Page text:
My interest was first piqued when I saw the company’s Starscape Block plugin. The plugin essentially did something that I had needed on a separate project more than a year ago. If it had existed at the time, it would have saved me from a headache or two, attempting to mix custom HTML into a page that was mostly made from blocks. Since then, I have taken a few moments to check in on what the team has been building.

Except for Bauhaus Centenary Block, which is likely only of interest to designers as something fun, most of the block plugins should be useful for many users.

Surprisingly, the team has failed to add the “block” tag to all of its block plugins, so not all of these are listed in the official block directory. It is likely an oversight that will be corrected at some point. For now, it just makes it a little harder for those of us looking for standalone block plugins to find them.

Starscape Block Configuring the Starscape block.

The Starscape Block plugin creates a container with a background of moving stars. End-users can control the density and speed of the stars. The block provides two gradient background options (linear or radial) along with 12 predefined gradient colors to select from. Users can also control the color of the single text input it provides.

The biggest downside of this block at the moment is that it does not behave the same way as the core Cover or Group block. There is no way for users to add anything but a single line of text through a rich text field. If the team would open it up to allow for nested blocks, it would be far more useful.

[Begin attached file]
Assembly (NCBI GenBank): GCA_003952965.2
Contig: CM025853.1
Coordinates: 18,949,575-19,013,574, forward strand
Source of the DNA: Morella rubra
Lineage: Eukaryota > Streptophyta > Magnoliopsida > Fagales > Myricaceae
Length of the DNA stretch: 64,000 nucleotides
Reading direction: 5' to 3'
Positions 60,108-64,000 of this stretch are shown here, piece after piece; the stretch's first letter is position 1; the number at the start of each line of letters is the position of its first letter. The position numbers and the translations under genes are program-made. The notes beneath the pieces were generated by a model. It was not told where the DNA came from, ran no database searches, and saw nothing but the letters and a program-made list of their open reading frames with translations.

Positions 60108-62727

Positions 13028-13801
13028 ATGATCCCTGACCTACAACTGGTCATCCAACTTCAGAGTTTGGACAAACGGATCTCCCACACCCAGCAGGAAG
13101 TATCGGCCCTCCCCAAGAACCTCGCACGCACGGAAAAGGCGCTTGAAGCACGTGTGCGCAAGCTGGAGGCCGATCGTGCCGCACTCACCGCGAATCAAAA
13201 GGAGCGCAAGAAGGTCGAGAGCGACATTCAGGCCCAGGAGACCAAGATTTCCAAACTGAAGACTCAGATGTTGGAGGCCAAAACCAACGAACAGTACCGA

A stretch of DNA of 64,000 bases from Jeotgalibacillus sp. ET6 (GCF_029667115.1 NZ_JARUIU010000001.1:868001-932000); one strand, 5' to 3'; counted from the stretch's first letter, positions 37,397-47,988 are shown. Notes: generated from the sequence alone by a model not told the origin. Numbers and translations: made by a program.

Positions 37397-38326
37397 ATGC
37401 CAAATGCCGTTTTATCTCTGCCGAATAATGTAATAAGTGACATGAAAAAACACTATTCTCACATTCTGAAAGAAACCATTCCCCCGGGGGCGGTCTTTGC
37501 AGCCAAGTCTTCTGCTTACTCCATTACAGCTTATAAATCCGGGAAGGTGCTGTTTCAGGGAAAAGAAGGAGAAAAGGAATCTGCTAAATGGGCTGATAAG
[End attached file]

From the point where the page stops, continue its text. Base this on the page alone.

There is a lot that is possible with this block if the team pushes the envelope a little more. For example, it would also be interesting to have the ability to layer the stars over an image background, such as a cityscape or forest.

Waves Block Adding custom content within the Waves block.

Similar to Starscape Block, the Waves Block plugin creates a container block with a moving background. Instead of stars, the background is made up of — you guessed it — waves. It is not a simple copy of a plugin that does the same thing. The Waves block is a more robust solution. It works almost the same as the core Cover block and allows other blocks nested inside.